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How to shop for Student Loan Refinancings

Refinancing student loans can help you lower your payments by consolidating your private or federal student debt into a new loan with a lower rate and better terms. Learn how to compare student loan refinancing options.
Student loans are a terrible burden for many Americans. There’s not much you can do to get out of paying your student loans — they even survive bankruptcies! But there is something you can do to lower your monthly payments: refinance your loans.
Refinancing can help you make consistent, on-time payments without getting deeper into debt or going broke. Sounds ideal, doesn’t it? Here’s everything you need to know about refinancing your student loans.

What does it mean to refinance?

Let’s start with a simple definition before diving into the details. When you refinance a student loan, a private lender pays off your current loan then issues you a new loan with a new interest rate.
A lower interest rate means lower monthly payments. It can also mean paying less overall because you won’t be paying as much in interest. Interest, of course, increases the total amount of your loan. So the lower your interest rate, the less you end up having to pay overall. And a lower rate makes it easier to keep up with your monthly payments and avoid defaulting on your loan.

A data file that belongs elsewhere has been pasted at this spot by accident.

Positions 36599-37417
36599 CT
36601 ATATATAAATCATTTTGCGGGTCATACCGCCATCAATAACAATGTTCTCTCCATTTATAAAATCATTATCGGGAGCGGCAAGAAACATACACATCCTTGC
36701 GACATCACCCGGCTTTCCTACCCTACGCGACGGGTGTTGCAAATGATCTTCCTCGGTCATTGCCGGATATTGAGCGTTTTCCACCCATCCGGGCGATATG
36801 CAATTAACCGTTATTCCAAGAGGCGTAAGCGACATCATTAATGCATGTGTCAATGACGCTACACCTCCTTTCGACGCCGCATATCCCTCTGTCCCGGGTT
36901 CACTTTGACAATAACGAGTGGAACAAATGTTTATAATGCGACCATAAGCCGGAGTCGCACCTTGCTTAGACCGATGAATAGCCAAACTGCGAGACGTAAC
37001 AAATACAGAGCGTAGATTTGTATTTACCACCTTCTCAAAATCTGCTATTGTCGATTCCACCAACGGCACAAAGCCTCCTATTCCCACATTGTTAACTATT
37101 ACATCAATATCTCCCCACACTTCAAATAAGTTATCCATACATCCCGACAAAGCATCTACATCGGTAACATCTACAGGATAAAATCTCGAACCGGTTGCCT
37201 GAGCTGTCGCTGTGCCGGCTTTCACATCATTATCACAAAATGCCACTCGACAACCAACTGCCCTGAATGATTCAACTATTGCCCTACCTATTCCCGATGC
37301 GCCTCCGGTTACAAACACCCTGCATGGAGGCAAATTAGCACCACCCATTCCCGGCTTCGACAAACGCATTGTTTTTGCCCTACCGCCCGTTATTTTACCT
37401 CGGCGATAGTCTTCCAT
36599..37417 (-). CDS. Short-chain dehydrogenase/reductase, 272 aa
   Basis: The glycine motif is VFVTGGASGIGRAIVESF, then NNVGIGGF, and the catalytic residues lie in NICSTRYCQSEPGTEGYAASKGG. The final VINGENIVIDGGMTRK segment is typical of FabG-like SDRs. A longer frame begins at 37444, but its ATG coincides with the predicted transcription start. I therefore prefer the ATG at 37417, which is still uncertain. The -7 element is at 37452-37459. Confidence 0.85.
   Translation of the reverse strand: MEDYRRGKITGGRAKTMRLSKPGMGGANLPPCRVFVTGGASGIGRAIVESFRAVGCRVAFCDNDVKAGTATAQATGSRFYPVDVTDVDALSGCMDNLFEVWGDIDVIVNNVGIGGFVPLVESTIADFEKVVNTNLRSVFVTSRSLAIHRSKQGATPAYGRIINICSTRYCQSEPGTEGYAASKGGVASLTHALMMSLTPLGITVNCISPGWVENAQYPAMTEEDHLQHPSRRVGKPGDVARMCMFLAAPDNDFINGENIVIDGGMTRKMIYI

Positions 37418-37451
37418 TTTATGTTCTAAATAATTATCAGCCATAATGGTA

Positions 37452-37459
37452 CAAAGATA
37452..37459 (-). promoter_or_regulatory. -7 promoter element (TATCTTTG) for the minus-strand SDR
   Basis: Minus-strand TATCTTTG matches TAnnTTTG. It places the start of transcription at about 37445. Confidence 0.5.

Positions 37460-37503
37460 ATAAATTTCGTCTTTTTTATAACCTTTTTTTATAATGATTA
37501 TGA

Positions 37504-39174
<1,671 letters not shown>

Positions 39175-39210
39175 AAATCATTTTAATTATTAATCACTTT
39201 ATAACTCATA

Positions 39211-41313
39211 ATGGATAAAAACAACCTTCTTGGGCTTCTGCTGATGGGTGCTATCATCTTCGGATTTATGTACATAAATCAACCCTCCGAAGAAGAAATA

What are the eligibility requirements?

Wondering if you will be able to qualify for student loan refinancing? Below are some of the standard requirements:
  • Must be a U.S. citizen or permanent resident.
  • A minimum amount of student loan debt ($5,000–$10,000).
  • Responsible financial history.
  • Cosigner (in some cases).
  • A degree from a qualifying college (Title IV accredited university or graduate program).
  • Proof of employment or a job offer that begins in 90 days.
  • Strong monthly cash flow.
Eligibility requirements vary from one lender to the next, so you will have to check with those you are interested in. If you can’t qualify alone, many lenders allow for joint applications with cosigners.
We’ll return to the question of eligibility and what lenders are looking for in more detail later. Before that, let’s see how you can find just the right loan refinancing option for your situation.

How do you compare student loan refinancing offers?

With so many lenders willing to refinance student loans, it can be a challenge to know which one to select. These are the factors you should consider when making a decision.

What are the student loan refinancing rates?